On May 13, staff biologists checked on and weighed the precious pups and discovered a ninth pup that did not survive, an occurrence that’s not unusual in large litters, according to zoo staff.

The pups are part of a Species Survival Plan© (SSP) that includes more than 40 zoos and wildlife centers across the country and has helped bring this iconic animal back from the brink of extinction.

These eight pups represent another big step in saving the American Red Wolf. On May 15, the staff gave the tiny pups a hands-on exam. The pups, which include three males and five females, weigh 11 ounces to 13 ounces each – roughly the weight of a can of soda.

The pups’ father hasn’t been introduced to his offspring yet. If he tries to come into the den, Charlotte warns him off with a low growl. Eventually she will allow him to meet the pups. Zoo staff members plan to propose prospective names for the pups and allow fans to cast votes for their favorites.

By the 1970s, only 14 red wolves were all that remained of this species that ranged across the Southeastern United States, from Pennsylvania to Texas. In 1980, the U.S. Fish and Wildlife Service declared the Red Wolf biologically extinct in the wild.

Today, some 40 roam the Red Wolf Recovery Area operated by the U.S. Fish & Wildlife Service in northeastern North Carolina where they were reintroduced to the wild three decades ago. Red Wolves remain one of the most endangered Wolf species on Earth.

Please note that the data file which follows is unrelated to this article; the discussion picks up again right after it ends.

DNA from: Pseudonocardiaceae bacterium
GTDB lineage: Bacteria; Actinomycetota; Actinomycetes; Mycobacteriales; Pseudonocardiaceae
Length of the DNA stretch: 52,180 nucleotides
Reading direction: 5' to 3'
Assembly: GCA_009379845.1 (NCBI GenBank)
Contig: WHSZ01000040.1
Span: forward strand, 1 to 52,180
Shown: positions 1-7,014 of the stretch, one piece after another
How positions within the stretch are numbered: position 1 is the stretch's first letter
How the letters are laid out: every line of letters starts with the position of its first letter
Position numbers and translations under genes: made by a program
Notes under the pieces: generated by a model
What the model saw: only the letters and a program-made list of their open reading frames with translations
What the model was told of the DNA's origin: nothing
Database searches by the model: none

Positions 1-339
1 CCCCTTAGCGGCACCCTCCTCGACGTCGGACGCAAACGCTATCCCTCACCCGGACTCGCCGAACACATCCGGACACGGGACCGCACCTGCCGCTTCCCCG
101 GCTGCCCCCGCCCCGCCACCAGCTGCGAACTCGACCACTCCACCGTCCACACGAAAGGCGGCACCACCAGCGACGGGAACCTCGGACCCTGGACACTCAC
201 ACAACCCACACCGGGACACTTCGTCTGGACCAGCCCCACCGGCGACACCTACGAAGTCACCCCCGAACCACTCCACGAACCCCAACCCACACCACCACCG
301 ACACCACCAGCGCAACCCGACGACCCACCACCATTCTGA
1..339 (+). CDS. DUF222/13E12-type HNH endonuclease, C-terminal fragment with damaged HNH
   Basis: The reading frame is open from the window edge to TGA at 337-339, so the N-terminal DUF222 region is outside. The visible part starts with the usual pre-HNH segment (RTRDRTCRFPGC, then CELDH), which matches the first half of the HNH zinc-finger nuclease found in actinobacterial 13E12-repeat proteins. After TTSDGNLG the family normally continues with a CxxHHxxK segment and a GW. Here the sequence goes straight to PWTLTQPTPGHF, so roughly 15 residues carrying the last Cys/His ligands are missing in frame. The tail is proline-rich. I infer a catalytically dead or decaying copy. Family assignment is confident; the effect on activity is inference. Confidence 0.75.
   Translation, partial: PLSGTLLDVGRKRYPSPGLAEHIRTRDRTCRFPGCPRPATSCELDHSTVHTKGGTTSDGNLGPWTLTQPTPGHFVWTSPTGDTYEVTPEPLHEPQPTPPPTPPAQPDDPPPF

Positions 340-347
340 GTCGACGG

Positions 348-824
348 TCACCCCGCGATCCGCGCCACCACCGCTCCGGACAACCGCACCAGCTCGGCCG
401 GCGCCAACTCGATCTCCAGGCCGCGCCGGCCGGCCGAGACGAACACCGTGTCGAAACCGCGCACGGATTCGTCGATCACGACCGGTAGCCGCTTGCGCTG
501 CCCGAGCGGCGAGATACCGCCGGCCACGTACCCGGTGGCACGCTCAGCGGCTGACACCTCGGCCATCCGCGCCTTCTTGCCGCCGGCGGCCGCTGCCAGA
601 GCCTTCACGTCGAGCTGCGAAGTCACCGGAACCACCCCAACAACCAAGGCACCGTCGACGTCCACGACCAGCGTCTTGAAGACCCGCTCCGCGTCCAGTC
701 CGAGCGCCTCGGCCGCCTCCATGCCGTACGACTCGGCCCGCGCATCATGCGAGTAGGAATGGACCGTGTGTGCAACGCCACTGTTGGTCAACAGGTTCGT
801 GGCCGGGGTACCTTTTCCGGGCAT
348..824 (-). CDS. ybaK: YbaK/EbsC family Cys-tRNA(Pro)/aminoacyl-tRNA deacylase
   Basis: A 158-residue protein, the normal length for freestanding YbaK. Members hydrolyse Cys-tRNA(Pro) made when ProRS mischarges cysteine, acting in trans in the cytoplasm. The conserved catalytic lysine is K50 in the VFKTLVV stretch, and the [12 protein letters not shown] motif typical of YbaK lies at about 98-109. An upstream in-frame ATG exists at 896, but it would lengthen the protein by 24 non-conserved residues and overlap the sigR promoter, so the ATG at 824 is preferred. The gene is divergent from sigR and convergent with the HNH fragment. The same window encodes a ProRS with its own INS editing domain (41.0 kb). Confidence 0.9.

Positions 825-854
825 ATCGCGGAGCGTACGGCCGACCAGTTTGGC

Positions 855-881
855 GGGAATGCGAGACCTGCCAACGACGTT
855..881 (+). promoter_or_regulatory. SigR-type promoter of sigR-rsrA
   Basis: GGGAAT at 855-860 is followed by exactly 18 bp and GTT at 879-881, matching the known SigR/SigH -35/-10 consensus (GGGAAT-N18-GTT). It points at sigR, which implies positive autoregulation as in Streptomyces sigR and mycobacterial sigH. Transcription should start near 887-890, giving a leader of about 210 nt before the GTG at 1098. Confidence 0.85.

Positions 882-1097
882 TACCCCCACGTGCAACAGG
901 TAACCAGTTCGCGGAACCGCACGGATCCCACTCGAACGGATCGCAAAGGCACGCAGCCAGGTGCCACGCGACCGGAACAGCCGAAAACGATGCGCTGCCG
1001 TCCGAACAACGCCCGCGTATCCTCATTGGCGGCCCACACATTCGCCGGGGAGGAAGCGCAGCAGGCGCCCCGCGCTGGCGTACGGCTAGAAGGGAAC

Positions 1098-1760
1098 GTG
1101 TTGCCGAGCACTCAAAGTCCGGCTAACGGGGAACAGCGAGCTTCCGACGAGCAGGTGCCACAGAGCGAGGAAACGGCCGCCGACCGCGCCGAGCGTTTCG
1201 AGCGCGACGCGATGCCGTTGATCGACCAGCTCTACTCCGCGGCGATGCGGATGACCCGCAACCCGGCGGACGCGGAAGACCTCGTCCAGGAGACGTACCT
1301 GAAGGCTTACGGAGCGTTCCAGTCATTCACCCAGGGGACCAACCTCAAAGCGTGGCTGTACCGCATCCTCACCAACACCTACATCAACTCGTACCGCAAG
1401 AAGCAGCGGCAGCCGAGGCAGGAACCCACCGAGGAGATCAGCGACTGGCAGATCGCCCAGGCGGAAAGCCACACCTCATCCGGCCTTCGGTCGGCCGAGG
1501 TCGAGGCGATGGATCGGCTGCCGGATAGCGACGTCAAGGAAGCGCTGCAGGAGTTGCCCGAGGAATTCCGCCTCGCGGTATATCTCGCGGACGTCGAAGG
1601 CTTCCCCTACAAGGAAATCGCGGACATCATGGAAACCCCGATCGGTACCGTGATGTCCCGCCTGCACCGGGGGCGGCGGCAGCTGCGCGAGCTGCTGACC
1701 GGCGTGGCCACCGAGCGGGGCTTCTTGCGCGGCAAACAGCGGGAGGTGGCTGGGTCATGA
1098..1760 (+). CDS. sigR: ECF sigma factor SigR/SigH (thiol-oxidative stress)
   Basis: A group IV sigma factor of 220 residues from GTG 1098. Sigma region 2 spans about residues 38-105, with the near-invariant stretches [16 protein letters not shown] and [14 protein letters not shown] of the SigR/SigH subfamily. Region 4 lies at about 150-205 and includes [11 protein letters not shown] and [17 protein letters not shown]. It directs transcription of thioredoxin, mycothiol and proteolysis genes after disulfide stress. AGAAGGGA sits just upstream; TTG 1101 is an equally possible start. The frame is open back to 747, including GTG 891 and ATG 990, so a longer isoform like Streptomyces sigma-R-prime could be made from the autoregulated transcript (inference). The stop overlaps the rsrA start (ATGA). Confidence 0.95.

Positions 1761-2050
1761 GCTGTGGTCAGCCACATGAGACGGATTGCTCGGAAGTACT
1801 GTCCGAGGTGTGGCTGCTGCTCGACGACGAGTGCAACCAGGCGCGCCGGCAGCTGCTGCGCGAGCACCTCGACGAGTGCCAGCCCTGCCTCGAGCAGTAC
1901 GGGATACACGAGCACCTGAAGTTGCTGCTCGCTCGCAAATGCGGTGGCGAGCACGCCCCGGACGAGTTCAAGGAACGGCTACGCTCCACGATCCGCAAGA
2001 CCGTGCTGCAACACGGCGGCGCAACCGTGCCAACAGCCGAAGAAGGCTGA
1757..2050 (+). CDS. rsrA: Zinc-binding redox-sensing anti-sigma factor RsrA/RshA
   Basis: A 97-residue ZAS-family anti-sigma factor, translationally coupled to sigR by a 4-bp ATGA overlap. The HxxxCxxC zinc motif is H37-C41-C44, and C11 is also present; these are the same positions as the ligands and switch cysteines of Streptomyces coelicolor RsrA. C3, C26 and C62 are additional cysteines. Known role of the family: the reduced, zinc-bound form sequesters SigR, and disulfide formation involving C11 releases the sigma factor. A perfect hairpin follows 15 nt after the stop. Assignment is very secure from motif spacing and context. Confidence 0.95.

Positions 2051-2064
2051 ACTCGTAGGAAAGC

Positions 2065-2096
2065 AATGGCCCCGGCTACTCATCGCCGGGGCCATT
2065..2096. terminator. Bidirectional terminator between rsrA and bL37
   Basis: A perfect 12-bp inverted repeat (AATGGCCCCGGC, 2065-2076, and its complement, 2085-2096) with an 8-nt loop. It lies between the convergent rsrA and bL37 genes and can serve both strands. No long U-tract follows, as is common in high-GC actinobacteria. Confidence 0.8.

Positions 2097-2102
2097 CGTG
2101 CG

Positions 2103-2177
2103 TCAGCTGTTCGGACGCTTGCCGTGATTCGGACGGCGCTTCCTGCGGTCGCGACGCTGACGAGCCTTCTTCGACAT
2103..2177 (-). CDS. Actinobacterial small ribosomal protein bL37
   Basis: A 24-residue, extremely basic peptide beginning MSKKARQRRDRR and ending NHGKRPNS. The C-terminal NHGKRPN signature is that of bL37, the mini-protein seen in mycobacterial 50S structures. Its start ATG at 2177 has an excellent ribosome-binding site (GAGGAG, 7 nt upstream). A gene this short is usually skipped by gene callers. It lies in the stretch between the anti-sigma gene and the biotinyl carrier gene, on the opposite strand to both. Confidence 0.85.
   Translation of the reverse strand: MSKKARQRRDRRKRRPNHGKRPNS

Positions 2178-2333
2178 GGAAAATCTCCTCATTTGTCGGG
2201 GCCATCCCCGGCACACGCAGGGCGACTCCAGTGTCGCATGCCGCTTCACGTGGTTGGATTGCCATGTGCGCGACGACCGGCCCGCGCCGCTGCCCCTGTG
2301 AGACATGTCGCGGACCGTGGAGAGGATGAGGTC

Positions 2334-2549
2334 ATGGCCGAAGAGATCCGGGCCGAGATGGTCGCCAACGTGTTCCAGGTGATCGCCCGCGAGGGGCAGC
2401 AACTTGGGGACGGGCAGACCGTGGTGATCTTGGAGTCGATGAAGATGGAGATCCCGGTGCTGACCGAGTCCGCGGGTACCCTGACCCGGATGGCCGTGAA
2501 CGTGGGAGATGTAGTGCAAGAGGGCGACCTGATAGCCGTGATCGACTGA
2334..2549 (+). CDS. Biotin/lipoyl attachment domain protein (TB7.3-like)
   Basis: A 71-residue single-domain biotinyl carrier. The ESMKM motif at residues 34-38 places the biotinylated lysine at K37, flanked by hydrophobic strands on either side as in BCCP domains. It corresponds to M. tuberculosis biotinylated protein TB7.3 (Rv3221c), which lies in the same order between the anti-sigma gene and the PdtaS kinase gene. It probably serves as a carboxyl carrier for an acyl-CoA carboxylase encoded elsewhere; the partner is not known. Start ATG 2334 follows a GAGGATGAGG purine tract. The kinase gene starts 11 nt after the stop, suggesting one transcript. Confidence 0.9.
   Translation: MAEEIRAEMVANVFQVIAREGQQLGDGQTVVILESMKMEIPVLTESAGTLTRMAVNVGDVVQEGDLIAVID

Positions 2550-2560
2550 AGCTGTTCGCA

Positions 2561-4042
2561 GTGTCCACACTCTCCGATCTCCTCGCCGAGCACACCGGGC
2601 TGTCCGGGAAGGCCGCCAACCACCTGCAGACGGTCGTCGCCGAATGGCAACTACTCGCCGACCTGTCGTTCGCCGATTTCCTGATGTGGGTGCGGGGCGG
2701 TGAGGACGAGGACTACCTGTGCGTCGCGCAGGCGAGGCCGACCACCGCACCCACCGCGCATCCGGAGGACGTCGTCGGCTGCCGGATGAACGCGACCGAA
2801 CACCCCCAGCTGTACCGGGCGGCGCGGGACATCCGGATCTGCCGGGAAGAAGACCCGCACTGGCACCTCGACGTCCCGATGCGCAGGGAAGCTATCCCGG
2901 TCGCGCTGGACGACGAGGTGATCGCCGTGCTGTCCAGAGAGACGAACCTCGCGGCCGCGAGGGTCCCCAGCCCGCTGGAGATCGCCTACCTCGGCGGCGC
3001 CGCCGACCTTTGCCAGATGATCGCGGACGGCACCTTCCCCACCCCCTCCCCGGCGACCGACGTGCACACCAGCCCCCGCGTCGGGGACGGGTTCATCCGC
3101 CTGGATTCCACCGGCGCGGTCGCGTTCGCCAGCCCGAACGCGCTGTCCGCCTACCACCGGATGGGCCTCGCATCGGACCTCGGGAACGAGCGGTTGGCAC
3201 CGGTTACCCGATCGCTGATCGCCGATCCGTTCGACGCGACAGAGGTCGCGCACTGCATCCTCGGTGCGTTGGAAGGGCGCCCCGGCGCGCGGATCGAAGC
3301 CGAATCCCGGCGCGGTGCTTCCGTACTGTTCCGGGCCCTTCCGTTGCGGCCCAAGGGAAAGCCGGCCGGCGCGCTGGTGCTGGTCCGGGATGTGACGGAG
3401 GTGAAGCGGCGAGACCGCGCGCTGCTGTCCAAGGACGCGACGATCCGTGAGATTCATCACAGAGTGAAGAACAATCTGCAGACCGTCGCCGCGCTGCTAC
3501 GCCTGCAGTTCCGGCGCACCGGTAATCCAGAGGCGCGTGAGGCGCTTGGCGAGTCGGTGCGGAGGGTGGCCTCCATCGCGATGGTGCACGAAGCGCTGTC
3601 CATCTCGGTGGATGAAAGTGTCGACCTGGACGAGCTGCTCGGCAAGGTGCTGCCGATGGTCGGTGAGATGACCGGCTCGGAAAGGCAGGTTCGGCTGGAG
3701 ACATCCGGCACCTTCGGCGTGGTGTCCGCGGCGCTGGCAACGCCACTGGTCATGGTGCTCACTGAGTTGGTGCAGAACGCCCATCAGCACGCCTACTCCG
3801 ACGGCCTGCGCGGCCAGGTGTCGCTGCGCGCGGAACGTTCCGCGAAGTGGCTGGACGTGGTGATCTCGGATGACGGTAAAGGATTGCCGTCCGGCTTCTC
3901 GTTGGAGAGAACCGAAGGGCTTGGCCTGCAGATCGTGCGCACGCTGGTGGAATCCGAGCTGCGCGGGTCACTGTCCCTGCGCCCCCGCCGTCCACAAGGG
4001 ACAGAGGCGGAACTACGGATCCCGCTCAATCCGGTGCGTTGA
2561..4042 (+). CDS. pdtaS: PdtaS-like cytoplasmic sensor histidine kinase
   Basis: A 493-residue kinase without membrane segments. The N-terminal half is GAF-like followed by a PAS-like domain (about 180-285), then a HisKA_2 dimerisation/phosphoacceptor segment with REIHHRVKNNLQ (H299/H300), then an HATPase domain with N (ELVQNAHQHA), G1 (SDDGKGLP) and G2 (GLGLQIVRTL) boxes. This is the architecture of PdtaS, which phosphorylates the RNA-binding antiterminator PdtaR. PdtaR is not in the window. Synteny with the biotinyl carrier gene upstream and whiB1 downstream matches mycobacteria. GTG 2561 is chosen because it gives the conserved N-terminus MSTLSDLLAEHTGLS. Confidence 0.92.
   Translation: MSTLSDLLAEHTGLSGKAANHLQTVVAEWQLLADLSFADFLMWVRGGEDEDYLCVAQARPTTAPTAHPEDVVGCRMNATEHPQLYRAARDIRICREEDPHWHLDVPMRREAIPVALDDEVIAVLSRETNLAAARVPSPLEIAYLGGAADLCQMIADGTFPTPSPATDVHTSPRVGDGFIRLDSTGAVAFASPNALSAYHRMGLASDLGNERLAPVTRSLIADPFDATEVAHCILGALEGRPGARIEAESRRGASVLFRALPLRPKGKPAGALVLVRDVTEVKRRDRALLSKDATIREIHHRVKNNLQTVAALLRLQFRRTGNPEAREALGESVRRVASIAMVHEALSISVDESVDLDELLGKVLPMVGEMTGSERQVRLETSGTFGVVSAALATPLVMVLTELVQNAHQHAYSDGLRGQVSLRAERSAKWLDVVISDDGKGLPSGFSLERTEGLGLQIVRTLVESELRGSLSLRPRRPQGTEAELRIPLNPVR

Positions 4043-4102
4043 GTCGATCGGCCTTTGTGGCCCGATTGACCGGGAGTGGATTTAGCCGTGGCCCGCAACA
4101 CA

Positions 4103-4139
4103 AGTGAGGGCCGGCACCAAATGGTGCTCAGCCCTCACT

See more photos of the pups below.

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Endangered Pack of Wolf Pups at Lincoln Park Zoo

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The arrival of spring brought a litter of four critically endangered Red Wolf pups to Pritzker Family Children’s Zoo at Lincoln Park Zoo.

“Scientists estimate there are less than 30 Red Wolves left in their native habitat of North Carolina, meaning species is on the very brink of extinction in the wild,” said Curator Dan Boehm. “We could not be more ecstatic for the arrival of these pups to help save this species and bolster the population.”

The pups, two male and two female, were born on April 13. The dam, Becca, and sire, Rhett, were recommended to breed as part of the Red Wolf Species Survival Plan® (SSP), a cooperative effort among Association of Zoos and Aquariums (AZA) institutions to save species. This is the first litter for the Zoo since 2010.

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4_20190426_CB_red wolf pups-56Photo Credits: Christopher Bijalba / Lincoln Park Zoo

Canine gestation is around 60 days, with litters ranging from 3-6 offspring. The cubs typically stay in the den for the first month as they surpass critical milestones such as nursing, opening their eyes, and gaining strength. The pups have yet to venture from the den but have received their first veterinary check-ups.